Discovery on Github

March 25, 2016

Github today has sort of a monopoly when it comes to developers open sourcing their work. Be it open sourcing side projects or storing your editor/shell configurations, Github is the go to place for most people. Now this is not a post about how important (and big!) Github has become, this post is about how hard it has become to discover great open source projects on Github.

Based on my experience, the usual discovery process starts out in IRC/Slack/Hacker News/Stack Overflow or during conversations. For a developer spending time committing and pushing code on Github, what would help is a way to discover great open source projects on Github itself. In the absence of a real project discovery mechanism, Github has turned into one unnavigable massive ocean of open source projects. The “trending”/“explore” pages by Github are the closest to what project discovery on Github looks like. Now while the explore and trending pages are helpful, they do not have a social element attached to them. As a result, discovering projects today is tied to the number of its Github stars. The de-facto credibility of a project, irrespective of its maintenance status or project commit activity is tied to its number of stars. The impact of Github stars goes so deep into most developers’ thinking today that, at times the decision of choosing to use a well written new library with fewer Github stars against choosing something that has a larger number of Github stars but a dead community, seems to be a rather unintuitive one .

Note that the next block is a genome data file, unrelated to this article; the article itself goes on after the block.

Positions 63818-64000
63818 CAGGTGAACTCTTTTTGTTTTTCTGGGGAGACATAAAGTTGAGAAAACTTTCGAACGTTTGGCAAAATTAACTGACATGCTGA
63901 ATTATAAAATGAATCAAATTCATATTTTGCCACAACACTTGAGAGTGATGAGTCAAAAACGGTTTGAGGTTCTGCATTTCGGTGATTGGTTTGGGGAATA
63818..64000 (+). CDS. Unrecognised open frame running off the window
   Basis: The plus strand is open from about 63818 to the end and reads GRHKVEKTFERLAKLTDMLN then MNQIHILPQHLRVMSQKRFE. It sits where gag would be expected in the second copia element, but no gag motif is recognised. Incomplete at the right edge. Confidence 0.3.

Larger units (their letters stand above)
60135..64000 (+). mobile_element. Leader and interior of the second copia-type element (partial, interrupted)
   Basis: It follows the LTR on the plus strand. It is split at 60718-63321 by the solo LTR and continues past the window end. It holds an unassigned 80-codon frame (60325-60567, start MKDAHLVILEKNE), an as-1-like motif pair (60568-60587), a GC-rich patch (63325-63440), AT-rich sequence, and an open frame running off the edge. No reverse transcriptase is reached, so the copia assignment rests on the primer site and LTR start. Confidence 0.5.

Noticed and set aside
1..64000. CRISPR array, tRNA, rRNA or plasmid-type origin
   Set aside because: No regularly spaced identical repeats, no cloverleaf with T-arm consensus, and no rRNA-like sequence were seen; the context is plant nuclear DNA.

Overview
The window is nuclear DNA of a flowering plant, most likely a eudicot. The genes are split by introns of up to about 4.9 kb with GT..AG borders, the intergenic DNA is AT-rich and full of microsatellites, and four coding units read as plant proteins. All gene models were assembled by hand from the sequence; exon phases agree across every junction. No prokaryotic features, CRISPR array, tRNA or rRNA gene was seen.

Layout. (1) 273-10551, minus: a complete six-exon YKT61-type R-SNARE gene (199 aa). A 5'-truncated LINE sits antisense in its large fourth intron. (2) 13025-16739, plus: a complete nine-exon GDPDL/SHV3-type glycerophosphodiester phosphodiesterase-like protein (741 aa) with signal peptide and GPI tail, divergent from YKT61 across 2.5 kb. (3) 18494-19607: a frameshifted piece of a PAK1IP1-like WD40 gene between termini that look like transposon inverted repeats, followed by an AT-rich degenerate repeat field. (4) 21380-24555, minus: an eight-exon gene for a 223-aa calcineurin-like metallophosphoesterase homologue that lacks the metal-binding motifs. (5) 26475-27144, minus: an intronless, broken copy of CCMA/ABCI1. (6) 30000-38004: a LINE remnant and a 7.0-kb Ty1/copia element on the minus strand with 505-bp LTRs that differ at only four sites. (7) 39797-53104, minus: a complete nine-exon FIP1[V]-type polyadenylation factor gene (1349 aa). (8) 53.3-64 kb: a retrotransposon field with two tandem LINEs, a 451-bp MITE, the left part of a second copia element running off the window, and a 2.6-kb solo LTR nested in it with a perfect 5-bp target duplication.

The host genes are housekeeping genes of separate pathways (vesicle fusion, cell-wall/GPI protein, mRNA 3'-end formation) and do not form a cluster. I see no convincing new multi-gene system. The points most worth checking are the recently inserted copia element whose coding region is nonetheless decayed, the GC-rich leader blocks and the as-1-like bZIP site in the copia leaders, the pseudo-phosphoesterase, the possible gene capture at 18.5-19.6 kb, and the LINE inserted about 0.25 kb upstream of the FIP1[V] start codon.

In my opinion, it would be great if Github could recommended, newer projects or contributors to star/follow based on prior interest shown by a user. This would perhaps allow better project discovery in terms of both usage and contribution.